- The U.S. General Services Administration has selected nZero as the first carbon tracking software for use in federal buildings as part of its Green Proving Ground program, according to a release.
- nZero will provide real-time carbon management and accounting for the GPG program, funded via $30 million from the Inflation Reduction Act, to test novel sustainability technologies.
- By providing this carbon tracking data, nZero says the GSA will be able to strengthen its evaluation and investment in technologies that benefit its extensive real estate portfolio.
nZero’s carbon accounting and management platform pulls real-time data from utility meters, building information and facility management systems as well as vehicle telemetry and accounts payable information. The software then aggregates that data into a proprietary carbon data model. This process aims to automate all emission points from an organization’s operational footprint and provide an analysis of scope 1, 2 and 3 emissions to streamline carbon emission reporting and sustainability goal tracking.
While the Green Proving Ground traditionally looked at hardware solutions to reduce emissions and advance sustainability goals, this partnership marks the implementation of software as an emission reduction solution for the first time, nZero co-founder and CEO Adam Kramer told Facilities Dive.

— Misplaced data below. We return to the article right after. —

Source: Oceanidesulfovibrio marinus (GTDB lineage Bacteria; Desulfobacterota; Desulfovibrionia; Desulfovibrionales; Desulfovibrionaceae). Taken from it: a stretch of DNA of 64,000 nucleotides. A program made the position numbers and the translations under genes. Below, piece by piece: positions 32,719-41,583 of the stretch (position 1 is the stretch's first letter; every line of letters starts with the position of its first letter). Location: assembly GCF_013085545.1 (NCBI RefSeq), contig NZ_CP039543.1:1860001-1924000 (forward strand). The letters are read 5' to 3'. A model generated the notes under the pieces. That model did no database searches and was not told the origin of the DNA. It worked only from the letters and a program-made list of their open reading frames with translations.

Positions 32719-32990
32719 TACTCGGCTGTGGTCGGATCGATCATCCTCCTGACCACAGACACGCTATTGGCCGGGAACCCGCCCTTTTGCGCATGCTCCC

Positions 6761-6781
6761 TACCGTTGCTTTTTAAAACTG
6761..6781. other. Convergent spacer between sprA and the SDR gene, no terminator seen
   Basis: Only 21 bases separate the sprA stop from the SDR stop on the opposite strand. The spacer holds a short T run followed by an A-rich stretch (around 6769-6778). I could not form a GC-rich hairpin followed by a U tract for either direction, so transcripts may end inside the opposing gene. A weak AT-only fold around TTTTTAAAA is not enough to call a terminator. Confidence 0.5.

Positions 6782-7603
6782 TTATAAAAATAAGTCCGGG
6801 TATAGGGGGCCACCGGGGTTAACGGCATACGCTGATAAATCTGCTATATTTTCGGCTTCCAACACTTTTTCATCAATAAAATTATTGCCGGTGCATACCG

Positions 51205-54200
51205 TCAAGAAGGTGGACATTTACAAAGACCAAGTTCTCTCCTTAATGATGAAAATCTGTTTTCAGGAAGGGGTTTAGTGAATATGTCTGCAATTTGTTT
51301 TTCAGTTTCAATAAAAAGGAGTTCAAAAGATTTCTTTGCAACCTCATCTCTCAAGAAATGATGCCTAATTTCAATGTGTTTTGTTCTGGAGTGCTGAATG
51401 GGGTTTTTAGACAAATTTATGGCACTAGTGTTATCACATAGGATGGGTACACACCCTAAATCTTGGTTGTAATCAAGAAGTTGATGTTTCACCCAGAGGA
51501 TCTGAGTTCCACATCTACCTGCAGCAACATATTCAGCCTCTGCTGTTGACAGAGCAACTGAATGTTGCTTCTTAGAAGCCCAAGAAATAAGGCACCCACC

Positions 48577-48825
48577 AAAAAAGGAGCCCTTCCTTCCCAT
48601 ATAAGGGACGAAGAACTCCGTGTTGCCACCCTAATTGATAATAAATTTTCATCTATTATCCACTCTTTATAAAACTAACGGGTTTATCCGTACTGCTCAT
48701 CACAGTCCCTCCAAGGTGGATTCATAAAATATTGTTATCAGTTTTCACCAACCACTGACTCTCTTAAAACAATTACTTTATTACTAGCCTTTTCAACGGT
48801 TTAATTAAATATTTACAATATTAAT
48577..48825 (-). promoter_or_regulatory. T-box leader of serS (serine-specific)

“Being able to scale that is a once-in-a-lifetime opportunity,” Kramer said. “To work with a partner who has as much impact as the GSA does, where we have an opportunity to help them address this and do something… It's a statement to the world that our largest landowner or largest building owner and operator in the federal government is working hard to understand data and keep driving to solutions.”
By working with the GSA, which provides centralized procurement and shared services for the federal government, nZero now has access to a nationwide real estate portfolio of nearly 370 million rentable square feet and more than $75 billion in annual contracts.
“We're getting access to a portfolio of buildings that the GSA is currently operating, and they're asking us to look at what the impact is,” Kramer told Facilities Dive, noting that performing real-time emission accounting exercises enables the government to understand impacts on a 24/7 basis.
“Our proposal was that we can not only help perform measurement and verification of interventions that they've already done, because of the nature of utility data, but can also look historically to understand building performance prior to and post-intervention, and normalize that—not just for an absolute basis of electric consumption or cost, but also for carbon reduction, and show the variability of that carbon reduction,” he added.
Kramer pointed out that in addition to testing novel technologies that may accelerate the GSA’s efforts to decarbonize federal buildings, the company will be able to identify which historical interventions are most suited to a building’s location, performance type and other asset-specific factors.
“But more importantly, we can help them identify what interventions they want to deploy, with the billions of dollars they have through the Inflation Reduction Act, to drive further [emissions] reduction in those buildings, which they are aggressively doing,” he said.